Tigecycline can be a therapeutic option in our environment because we did not find resistant strains. However, its use has been only approved for abdominal and soft tissues infections. The fosfomycin shows good results in vitro and in vivo to treat urinary tract infections caused by ESBL-producing E. coli [25- 26], nevertheless our study at the HUVA showed high rates of resistance and are discordant compared to the global rates in Spain. One possible explanation is its massive use to treat non-complicated urinary tract infections in the community.

In our study, the predominant family of ESBL was CTX-M (81.9%). This situation is concordant with most of the studies performed in Spain [8-9], however it is important to highlight that the type of ESBL can change from one hospital
to another. Differences were not found in the type of ESBL between the two hospitals of the study. We neither found differences in the type of ESBL between producer species: for both E. coli and K. pneumoniae, the predominant family was CTX-M (87.5% vs. 88.8%). Within this family, CTX-M-14 was the predominant in E. coli and in K. pneumoniaeCTX-M-1. In the family SHV, SHV-12 was the most frequent. Only one strain of K. pneumoniae produced a TEM enzyme, which was aTEM-139. This distribution is similar to the multicenter study of Díaz et al published in 2006 [9].

We did not find clonal relationship between most strains of E. coli, except 2 strains isolated in HUVA and two in HMM, which can correspond to small outbreaks. Nevertheless, 5 strains of K. pneumoniae isolated in HUVA present the same profile of bands by REP-PCR. We could further confirm the clonal relationship by PFGE, but unfortunately, in this report the work was not carried out. These epidemiological differences between ESBL-producing E. coli and K. pneumoniae have important consequences in nosocomial infection control [27]. In conclusion, the high rates of ESBL-producing strains in Murcia and high rates of resistance to other betalactamic antibiotics bring about important health problems and confirm the need to continue studying these strains and risk factors that contribute to their diffusion, including genetic factors.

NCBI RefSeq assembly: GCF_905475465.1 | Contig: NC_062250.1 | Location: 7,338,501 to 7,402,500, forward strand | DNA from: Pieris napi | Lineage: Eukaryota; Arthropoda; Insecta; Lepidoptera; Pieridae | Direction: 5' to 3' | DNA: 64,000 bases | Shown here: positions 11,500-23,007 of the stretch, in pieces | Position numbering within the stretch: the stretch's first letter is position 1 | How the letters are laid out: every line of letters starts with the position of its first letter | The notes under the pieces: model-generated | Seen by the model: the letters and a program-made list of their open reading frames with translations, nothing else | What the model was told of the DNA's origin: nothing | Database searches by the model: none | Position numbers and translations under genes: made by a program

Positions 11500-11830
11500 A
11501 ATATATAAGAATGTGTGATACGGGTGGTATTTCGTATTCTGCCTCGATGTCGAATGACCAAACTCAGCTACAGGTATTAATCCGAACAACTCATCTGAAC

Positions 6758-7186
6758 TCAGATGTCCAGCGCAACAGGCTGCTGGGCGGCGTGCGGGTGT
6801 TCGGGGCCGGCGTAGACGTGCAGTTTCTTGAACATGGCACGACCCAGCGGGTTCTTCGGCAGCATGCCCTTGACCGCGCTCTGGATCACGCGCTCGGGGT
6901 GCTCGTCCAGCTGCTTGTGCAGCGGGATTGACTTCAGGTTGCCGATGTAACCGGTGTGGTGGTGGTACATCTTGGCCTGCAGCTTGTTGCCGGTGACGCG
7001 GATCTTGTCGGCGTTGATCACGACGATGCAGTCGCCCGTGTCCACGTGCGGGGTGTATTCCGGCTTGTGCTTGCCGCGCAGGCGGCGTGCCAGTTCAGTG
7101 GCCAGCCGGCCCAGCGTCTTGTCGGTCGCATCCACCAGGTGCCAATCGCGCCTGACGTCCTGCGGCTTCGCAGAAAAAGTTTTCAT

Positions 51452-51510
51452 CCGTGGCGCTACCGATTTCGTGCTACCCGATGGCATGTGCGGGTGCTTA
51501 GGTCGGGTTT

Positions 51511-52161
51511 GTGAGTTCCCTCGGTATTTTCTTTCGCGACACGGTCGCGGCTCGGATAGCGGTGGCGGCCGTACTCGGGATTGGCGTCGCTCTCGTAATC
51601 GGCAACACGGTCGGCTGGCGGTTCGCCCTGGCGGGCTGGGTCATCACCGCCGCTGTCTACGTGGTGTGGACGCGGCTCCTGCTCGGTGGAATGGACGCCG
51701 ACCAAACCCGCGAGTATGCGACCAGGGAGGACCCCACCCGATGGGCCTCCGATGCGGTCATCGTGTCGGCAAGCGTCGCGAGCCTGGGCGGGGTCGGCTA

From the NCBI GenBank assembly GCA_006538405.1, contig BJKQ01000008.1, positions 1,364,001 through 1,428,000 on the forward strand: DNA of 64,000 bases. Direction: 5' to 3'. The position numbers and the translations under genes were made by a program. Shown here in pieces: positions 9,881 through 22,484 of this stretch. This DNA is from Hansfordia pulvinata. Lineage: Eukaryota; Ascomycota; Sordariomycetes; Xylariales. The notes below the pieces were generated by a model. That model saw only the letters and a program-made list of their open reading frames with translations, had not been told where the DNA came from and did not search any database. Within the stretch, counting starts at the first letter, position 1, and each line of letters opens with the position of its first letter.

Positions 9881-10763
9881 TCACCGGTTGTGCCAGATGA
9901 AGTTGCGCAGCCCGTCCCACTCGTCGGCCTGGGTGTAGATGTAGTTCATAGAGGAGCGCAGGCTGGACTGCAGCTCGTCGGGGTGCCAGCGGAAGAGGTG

The likely emergence of one clone of K. pneumoniae in HUVA and small outbreaks of E. coli show the need to keep doing
epidemiological studies of molecular typing and characterization of enzymes to implement appropriate measures of control against nosocomial infection.



1.Jacoby GA, Munoz-Price LS. The new beta-lactamases. N Engl J Med. 2005, 352(4): 380-391.

2.Livermore DM, Canton R, Gniadkowski M . CTX-M:changing the face of ESBLs in Europe. J Antimicrob Chemother. 2007, 59(2): 165-174.

3.Brun-Bruisson C, Legrand P Philippon A, Montravers F, Asquer M, Dural J et al. Transferable enzymatic resistence to third-generation cephalosporins during nosocomial outbreak of multiresistant Klebsiella pneumoniae. Lancet. 1987, 2(8554): 302-306.

4.Baquero F, Reguera JA, Ojeda M. Escherichia coli con resistencia a cefalosporinas de 3ª generación codificada por betalactamasas de tipo plasmídico: primer brote en España. Rev Esp Microbiol Clin. 1988, 3: 581-582.

5.Fernández Rodríguez A, Reguera JA, Pérez Díaz JS. Primera epidemia española de resistencia plasmídica a cefalosporinas de 3ª generación: Implicación de SHV-12. Enferm Infecc Microbiol Clin. 1992, 10: 456-461.

6.Coque TM, Baquero F, Canton R. Increasing prevalence of ESBL-producing Enterobacteriaceae in Europe. Eurosurveillance . 2008, 13(47): 19044.

7.López Cerero L, Bellido MM, Serrano L, Liró J, Cisneros JM et al. Escherichia coli O25b:H4/ST131 es prevalerte en España y con frecuencia no se encuentra asociado a resistencia a quinolonas o producción de beta-lactamasas de espectro extendido (BLEE). Enferm Infecc Microbiol Clin. 2013, 31: 385-388.

8.Hernández JR, Pascual A, Cantón R, Martínez-Martínez L. Escherichia coli y Klebsiella pneumoniae productores de betalactamasas de espectro extendido en hospitales españoles (Proyecto GEIH- BLEE 2000). Enferm Infecc Microbiol Clin. 2003, 21: 77-82.

9.Díaz MA, Hernández JR, Martínez-Martínez L, Rodríguez- Baños J. Escherichia coli y Klebsiella pneumoniae productoras de betalactamasas de espectro extendido en hospitales españoles: segundo estudio multicéntrico (proyecto GEIH-BLEE 2006). Enferm Infecc Microbiol Clin. 2009, 27 (9): 503-510.